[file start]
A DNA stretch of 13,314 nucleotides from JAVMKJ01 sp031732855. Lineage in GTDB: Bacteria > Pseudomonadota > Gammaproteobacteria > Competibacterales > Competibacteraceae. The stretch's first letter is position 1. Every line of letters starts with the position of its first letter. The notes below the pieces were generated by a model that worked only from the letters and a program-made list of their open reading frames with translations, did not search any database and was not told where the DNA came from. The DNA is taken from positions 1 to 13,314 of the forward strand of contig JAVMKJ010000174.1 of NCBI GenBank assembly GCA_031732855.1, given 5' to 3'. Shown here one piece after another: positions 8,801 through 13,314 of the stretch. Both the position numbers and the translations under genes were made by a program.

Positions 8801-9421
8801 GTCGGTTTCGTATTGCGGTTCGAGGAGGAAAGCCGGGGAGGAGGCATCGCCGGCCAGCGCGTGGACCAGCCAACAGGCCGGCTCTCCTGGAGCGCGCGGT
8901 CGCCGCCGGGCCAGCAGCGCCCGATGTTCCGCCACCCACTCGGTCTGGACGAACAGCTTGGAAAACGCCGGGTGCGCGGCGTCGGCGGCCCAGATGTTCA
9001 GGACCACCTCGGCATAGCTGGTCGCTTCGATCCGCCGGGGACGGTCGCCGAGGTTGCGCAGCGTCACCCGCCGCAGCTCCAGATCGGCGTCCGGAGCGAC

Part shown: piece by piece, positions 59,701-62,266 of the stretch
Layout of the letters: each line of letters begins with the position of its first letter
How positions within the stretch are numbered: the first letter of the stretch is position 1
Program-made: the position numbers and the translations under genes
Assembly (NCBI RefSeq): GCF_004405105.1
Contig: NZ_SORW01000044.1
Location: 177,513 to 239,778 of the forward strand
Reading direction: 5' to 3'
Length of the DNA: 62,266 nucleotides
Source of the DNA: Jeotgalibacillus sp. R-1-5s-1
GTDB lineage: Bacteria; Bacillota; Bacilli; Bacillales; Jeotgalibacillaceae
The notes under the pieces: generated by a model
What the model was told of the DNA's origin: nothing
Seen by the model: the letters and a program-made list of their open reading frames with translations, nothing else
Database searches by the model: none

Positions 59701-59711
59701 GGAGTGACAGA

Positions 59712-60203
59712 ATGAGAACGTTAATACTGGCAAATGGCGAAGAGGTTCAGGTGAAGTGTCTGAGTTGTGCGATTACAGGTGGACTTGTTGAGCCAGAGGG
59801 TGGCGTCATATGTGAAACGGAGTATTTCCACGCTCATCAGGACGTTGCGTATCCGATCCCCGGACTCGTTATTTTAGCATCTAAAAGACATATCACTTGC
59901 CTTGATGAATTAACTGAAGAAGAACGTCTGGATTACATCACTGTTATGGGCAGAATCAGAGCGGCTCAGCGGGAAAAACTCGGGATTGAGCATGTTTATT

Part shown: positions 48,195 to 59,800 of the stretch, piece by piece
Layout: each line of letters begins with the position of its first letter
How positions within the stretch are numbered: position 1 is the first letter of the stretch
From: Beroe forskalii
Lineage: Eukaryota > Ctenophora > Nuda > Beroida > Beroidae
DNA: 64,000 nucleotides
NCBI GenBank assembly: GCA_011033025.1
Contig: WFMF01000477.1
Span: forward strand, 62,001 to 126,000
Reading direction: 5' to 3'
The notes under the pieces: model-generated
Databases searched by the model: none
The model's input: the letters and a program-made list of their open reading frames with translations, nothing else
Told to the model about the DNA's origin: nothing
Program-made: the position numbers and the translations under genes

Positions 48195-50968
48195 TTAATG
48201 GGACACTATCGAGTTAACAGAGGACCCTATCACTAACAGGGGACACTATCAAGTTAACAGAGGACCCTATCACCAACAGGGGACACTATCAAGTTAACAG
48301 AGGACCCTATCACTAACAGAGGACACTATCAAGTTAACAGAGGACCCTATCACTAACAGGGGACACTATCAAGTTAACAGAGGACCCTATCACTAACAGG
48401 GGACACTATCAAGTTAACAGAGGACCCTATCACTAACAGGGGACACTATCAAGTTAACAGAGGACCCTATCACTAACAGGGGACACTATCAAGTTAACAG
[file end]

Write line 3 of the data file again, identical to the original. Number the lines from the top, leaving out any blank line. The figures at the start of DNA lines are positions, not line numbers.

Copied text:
8801 GTCGGTTTCGTATTGCGGTTCGAGGAGGAAAGCCGGGGAGGAGGCATCGCCGGCCAGCGCGTGGACCAGCCAACAGGCCGGCTCTCCTGGAGCGCGCGGT